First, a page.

Juncker said that the case of Greece was "beyond comparison" with Ireland and Portugal, the two other eurozone countries to have benefited from an EU/IMF bailout.
Speaking only hours after chairing a eurozone meeting which approved a three-year, 78-billion-euro emergency loan programme for Portugal, Juncker admitted that a large part of the ministerial meeting had been in fact dedicated to discussing the situation in Greece.
Juncker was speaking at the inauguration of a new Brussels think-tank, the Government of the Future Centre, led by former Bulgarian Commissioner Meglena Kuneva. The think-tank is supported by Accenture, a global management consulting company, the College of Europe and the Lisbon Council, an economic think-tank and policy network.
The Eurogroup chief said that he disagreed with those who put Greece "in the same basket" as Ireland and Portugal. He argued that the main problem of Greece was a regression in terms of competitiveness.
In contrast, Ireland was faced with a real-estate bubble coupled with a banking crisis, whereas Portugal had protracted growth stagnation, he explained.
Juncker said that since it joined the euro zone, Greece's competitiveness gap had widened by 20%, while at the same time Germany had increased its competitiveness by 20%.
"Greece does not entirely respect the economic adjustment programme which we had agreed upon when we have put at the disposal of the Greek authorities guaranties to the amount of €110 billion. Therefore Greece needs to adopt, in the next few days, additional corrective measures concerning the budget deficit which continues to aggravate, instead of diminishing," he said.
Juncker added that Greece should adopt measures "of very large scope" to address the problem of its weak growth potential, and that the country should conduct privatisation "in a measure exceeding imagination, even Hellenic imagination".
Greece should rapidly privatise assets from its public sphere to the amount of €50 billion, as well as its national heritage, in a way that would bring its debt to sustainable levels in the medium and long term, Juncker went on.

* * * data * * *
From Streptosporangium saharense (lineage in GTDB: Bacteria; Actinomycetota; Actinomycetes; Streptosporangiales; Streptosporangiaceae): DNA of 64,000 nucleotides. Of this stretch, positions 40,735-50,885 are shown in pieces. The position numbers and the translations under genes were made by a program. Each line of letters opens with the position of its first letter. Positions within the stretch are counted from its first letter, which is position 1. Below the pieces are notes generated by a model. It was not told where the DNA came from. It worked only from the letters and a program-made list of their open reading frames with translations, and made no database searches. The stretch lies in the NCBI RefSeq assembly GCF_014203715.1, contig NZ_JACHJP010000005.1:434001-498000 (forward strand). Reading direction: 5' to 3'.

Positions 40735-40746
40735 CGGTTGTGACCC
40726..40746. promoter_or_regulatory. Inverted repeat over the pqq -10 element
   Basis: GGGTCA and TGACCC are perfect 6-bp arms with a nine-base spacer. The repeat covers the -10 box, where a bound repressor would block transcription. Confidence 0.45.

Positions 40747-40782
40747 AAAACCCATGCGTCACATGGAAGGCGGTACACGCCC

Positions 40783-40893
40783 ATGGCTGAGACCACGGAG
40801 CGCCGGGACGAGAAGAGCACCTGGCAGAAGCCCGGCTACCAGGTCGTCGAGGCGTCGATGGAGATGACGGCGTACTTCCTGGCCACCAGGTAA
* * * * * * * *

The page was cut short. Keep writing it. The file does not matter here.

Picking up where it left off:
"This debt is strictly unsustainable at the present time," he stressed.
Should Greece adopt all these measures, he said Athens would benefit from "soft restructuring," meaning rescheduling deadlines for debt reimbursement.
However, Juncker's idea appears to run counter a recent statement by German Chancellor Angela Merkel, who ruled out any restructuring of all three crisis-hit countries before 2013.
'Two things of which I am proud'
In more general terms, Juncker said that the enlargement and the euro were the EU's most important projects, without which the continent and the Union would have been much more vulnerable.
"We did two things of which I'm proud," he insisted. Thanks to EU enlargement East European countries, many of which were "predestined to oppose each other," had been locked in to safety, Juncker said.
Regarding the euro, he cited figures according to which the common currency had brought down inflation to low levels never attained by the Deutsche Mark. Without the euro, the Nordic currencies would be under-evaluated and vice versa, auguring "pernicious" developments, he argued.
Juncker also spoke out in favour of stronger economic governance and introducing "a minimum of European social rights". Europe is not a government, but the Union's rules make up for the absence of an EU government, he said. Regarding the absence of a social dimension to EU policies, which he lamented, he said he was not calling for equal salaries, but for "a minimum level of rules" in the social area.
Without naming any specific country, Juncker lamented the recent border row between France and Italy and Denmark's plan to reinstate "visible" border controls.
"I'm really upset to see that now, without any debate, and without taking into consideration the points of view of others, countries are reinstating border controls," he said.
Juncker regretted that "national concerns" had become predominant lately in EU affairs.
"If you have the choice between the national and the European avenue, even when in doubt, you should choose the European avenue, because national avenues lead nowhere," he said.
In search of new projects
Juncker also harked back to times when the EU had "projects and stronger institutions". In what can be seen as an allusion to the fact that the European Commission is often seen as accommodating the interests of bigger member states, he said: "Europe needs institutions which respect themselves and that stay respectable".
Juncker argued that Europe needed to define new such projects, citing hunger as one such possibility.
"As long as 25 children die every day from the most brutal death, that is hunger, it means that Europe is not a success […] We should have as a big European project to eliminate from the surface of the planet hunger and poverty. This should be a European project. Europe should speak to others, because the others are watching Europe," he said.
The eurozone chief also expressed sadness over the arrest of IMF chief Dominique Strauss-Kahn. He appeared to condemn statements by German and Belgian ministers, who have already called for the next IMF chief to come from an EU country.
"The question [of who should be the next IMF chief] is indecent. Let justice do its job," he said unequivocally.